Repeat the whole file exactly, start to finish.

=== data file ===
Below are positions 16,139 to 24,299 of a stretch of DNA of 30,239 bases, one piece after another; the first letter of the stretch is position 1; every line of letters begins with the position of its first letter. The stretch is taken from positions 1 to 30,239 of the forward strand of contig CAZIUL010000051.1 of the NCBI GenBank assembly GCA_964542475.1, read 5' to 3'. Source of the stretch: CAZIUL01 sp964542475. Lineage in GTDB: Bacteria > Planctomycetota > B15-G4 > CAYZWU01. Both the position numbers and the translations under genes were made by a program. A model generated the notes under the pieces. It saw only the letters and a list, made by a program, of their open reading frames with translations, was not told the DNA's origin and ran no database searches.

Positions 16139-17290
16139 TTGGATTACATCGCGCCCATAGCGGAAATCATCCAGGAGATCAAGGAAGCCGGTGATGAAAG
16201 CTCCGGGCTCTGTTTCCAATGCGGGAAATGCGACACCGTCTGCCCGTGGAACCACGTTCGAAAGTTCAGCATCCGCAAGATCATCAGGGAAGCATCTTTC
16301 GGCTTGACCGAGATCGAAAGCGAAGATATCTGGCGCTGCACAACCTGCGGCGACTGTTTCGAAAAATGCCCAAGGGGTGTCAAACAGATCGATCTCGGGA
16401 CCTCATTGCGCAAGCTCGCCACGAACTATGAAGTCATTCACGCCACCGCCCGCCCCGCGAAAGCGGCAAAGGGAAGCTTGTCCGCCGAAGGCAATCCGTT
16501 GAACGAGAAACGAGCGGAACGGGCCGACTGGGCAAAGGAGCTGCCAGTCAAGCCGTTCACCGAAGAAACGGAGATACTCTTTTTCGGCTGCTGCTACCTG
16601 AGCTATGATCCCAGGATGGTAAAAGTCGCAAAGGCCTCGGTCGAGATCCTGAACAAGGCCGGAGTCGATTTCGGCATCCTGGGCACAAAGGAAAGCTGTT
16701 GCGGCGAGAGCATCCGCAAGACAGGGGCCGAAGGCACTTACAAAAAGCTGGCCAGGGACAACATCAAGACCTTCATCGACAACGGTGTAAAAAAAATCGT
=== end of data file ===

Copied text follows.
Below are positions 16,139 to 24,299 of a stretch of DNA of 30,239 bases, one piece after another; the first letter of the stretch is position 1; every line of letters begins with the position of its first letter. The stretch is taken from positions 1 to 30,239 of the forward strand of contig CAZIUL010000051.1 of the NCBI GenBank assembly GCA_964542475.1, read 5' to 3'. Source of the stretch: CAZIUL01 sp964542475. Lineage in GTDB: Bacteria > Planctomycetota > B15-G4 > CAYZWU01. Both the position numbers and the translations under genes were made by a program. A model generated the notes under the pieces. It saw only the letters and a list, made by a program, of their open reading frames with translations, was not told the DNA's origin and ran no database searches.

Positions 16139-17290
16139 TTGGATTACATCGCGCCCATAGCGGAAATCATCCAGGAGATCAAGGAAGCCGGTGATGAAAG
16201 CTCCGGGCTCTGTTTCCAATGCGGGAAATGCGACACCGTCTGCCCGTGGAACCACGTTCGAAAGTTCAGCATCCGCAAGATCATCAGGGAAGCATCTTTC
16301 GGCTTGACCGAGATCGAAAGCGAAGATATCTGGCGCTGCACAACCTGCGGCGACTGTTTCGAAAAATGCCCAAGGGGTGTCAAACAGATCGATCTCGGGA
16401 CCTCATTGCGCAAGCTCGCCACGAACTATGAAGTCATTCACGCCACCGCCCGCCCCGCGAAAGCGGCAAAGGGAAGCTTGTCCGCCGAAGGCAATCCGTT
16501 GAACGAGAAACGAGCGGAACGGGCCGACTGGGCAAAGGAGCTGCCAGTCAAGCCGTTCACCGAAGAAACGGAGATACTCTTTTTCGGCTGCTGCTACCTG
16601 AGCTATGATCCCAGGATGGTAAAAGTCGCAAAGGCCTCGGTCGAGATCCTGAACAAGGCCGGAGTCGATTTCGGCATCCTGGGCACAAAGGAAAGCTGTT
16701 GCGGCGAGAGCATCCGCAAGACAGGGGCCGAAGGCACTTACAAAAAGCTGGCCAGGGACAACATCAAGACCTTCATCGACAACGGTGTAAAAAAAATCGT